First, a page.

Just as Saad Hariri looked set to form Lebanon’s next government, a last-minute demand from Hezbollah has stalled the tortuous process once again.
After nearly six months of delays, largely over a battle between the Christian Lebanese Forces and Free Patriotic Movement, Prime Minister-designate Saad Hariri had found a compromise. At the beginning of the week, officials sounded upbeat that a final agreement would be announced within days.
But within hours of LF leader Samir Geagea announcing that he accepted a compromise in the share of seats given to each of the Christian parties, essentially conceding ground to the FPM which was founded by President Michel Aoun, Hezbollah posed a new conundrum for Mr Hariri.
The powerful militia-cum-political force is insisting that one of its Sunni allies be made a minister to reflect the result of an election in which Mr Hariri lost more than a third of his seats, some of them to Sunni allies of Hezbollah.
While he lost MPs, Mr Hariri had done better in May’s election than many pollsters expected given the shift in vote law to proportional representation by district rather than the old winner takes all system.
"Our view is that their demand is just and we stand by them," senior Hezbollah official Hussein Khalil said in televised comments after meeting with the group's Sunni allies.
"I believe the problem of the representation of the independent Sunni MPs is not bigger than the problems that were solved," he said.
The demand puts Mr Hariri in a tough position. As head of the Future Movement, the largest majority Sunni party, his rhetoric and position places him as the political leader of his sect. But with more non-Future Movement Sunni MPs now in parliament and Mr Hariri facing off strong competition from rival Sunni politicians in key districts – including the country’s second city of Tripoli – Mr Hariri’s mantel as the sectarian leader is slipping. Hezbollah’s demand would simply reinforce this in a very public way.
Mr Hariri has ruled out giving up one of his cabinet seats. A possible compromise would be for Mr Aoun to appoint one of the Hezbollah-allied Sunnis within a group of ministers named by the head of state. But that too is contentious and relies on the goodwill of the president.
While the FPM has been allied with Hezbollah since 2006, Mr Hariri has built a close relationship with the party’s current leader, MP Gebran Bassil – Mr Aoun’s son in law.
Government posts in Lebanon are filled according to a strict sectarian system. The president must be a Maronite Christian, the prime minister a Sunni Muslim and the speaker of parliament a Shiite Muslim. Posts in the cabinet – this time expected to be 30 ministers - must be split equally between Christians and Muslims.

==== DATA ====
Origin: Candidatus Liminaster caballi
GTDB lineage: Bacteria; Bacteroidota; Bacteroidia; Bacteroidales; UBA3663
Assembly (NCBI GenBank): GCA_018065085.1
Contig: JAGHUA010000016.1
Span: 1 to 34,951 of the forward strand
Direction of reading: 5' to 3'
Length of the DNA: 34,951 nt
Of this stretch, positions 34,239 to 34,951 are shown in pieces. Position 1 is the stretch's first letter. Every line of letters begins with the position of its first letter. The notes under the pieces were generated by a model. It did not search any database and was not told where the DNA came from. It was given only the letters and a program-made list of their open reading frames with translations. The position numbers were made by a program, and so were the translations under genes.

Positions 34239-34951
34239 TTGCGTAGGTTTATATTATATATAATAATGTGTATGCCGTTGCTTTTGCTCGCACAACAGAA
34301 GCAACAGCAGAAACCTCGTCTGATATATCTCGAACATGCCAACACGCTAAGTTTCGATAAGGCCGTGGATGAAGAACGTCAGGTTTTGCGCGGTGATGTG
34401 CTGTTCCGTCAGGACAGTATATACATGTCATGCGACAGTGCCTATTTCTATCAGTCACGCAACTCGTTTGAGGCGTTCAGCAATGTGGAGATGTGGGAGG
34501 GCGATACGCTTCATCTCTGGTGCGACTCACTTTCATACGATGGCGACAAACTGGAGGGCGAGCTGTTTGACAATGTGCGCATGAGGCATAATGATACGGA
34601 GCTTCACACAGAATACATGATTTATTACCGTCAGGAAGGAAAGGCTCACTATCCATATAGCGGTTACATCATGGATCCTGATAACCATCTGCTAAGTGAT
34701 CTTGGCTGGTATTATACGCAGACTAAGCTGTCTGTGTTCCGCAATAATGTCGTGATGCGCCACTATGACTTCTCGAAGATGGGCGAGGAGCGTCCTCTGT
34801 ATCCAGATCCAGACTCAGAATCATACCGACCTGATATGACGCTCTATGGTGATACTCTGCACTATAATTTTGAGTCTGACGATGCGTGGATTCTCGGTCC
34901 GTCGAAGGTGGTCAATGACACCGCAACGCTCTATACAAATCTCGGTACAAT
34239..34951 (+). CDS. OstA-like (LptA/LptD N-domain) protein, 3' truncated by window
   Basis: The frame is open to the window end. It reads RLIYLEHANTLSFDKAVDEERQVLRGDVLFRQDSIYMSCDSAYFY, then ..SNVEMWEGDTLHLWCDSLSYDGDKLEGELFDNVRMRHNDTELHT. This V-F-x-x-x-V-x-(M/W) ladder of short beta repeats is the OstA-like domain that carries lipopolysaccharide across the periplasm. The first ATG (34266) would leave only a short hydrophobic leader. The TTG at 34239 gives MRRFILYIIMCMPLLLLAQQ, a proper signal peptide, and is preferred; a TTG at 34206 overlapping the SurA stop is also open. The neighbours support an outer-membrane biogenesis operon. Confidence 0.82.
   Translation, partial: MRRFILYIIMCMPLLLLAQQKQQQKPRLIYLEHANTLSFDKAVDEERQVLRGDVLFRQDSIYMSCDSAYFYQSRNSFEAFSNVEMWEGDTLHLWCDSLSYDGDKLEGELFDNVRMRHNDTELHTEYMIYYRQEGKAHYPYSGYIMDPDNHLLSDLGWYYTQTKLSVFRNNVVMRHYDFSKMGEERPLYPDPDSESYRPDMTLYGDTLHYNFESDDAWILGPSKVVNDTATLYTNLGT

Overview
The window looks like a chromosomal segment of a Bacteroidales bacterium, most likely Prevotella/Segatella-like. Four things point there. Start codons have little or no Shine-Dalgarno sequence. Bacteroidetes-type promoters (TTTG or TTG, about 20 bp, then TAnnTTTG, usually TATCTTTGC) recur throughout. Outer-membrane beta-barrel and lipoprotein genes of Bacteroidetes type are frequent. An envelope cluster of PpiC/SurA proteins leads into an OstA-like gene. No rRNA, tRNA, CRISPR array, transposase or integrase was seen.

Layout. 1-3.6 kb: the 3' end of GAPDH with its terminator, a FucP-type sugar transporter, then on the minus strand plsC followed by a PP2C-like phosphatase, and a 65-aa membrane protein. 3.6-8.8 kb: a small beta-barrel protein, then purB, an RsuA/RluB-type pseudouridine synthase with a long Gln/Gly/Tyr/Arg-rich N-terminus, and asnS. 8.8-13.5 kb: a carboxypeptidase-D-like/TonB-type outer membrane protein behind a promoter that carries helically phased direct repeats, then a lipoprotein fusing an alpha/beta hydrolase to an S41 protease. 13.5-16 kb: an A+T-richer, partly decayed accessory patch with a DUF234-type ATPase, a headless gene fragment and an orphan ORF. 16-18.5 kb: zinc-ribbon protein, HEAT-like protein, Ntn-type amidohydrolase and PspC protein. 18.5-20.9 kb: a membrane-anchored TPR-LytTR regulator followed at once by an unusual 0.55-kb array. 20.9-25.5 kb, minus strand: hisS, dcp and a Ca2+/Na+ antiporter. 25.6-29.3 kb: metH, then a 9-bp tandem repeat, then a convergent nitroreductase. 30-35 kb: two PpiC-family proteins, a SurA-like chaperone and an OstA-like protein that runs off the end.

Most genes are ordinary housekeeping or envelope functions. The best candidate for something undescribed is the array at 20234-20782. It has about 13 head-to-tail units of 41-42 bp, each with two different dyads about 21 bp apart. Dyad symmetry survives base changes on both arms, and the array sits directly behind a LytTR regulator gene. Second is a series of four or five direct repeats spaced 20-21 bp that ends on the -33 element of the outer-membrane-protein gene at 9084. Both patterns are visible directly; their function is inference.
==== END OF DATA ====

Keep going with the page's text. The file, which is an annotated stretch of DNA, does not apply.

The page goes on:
Hezbollah, listed as a terrorist movement by the United States, is tipped to take control of the health ministry, the most significant cabinet post it has held, and to increase its number of ministers to three from two in the outgoing cabinet. This alone could pose significant challenges to Lebanon’s ties to the west.
Faisal Karami, one the Hezbollah-allied Sunni MPs, criticised Mr Hariri and his Future Movement party.
"He wants to monopolise the entire Sunni sect for himself," Mr Karami told LBC television. "Today the Future Movement no longer represents the absolute, overwhelming majority in the Sunni street."
Rashed Fayed, a Future Movement official, said the demand by Hezbollah and its allies was "sudden" and "contrived" after months when the subject had not surfaced in the cabinet discussions. "Saad Al Hariri will not let it pass," he told Reuters.
A second source in the Hariri camp described the row as quite serious and said resolving it "will take time".
The Hariri-owned Al Mustaqbal daily on Wednesday questioned the motives behind Hezbollah's sudden demands and suggested that it was only intended as a jab at the prime minister-designate.
But there is also another option for Mr Hariri – resign.
He threatened to step down as prime minister-designate earlier this month in a bid to force the LF and FPM to compromise.
He has made clear that’s still an option. Responding to Hezbollah, Mr Hariri said if they were insistent they could "find someone else" to form a cabinet.
After a glimmer of hope, it seems Lebanon once again faces an uncertain future.
The sluggish economy, battered by the impact of hosting over a million Syrian refugees and a sharp drop in tourism and investment in recent years, threatens to enter a tailspin. While the Central Bank keeps assuring markets that the Lebanese Lira is stable, many experts don’t expect that can last indefinitely under the current situation.
In April, the international community gathered in Paris for the CEDRE conference to support Lebanon’s economy. The $11 billion ($40.4 billion) in loans and grants for an economic plan spearheaded by Mr Hariri is now dependent on forming a government to approve projects and pass reforms.
But with Mr Hariri’s lack of options and Hezbollah not having a reputation for conceding their demands, Lebanon could be on the brink of a protracted standoff. This could have a serious impact on the economy and ordinary people but also on Mr Aoun’s presidency.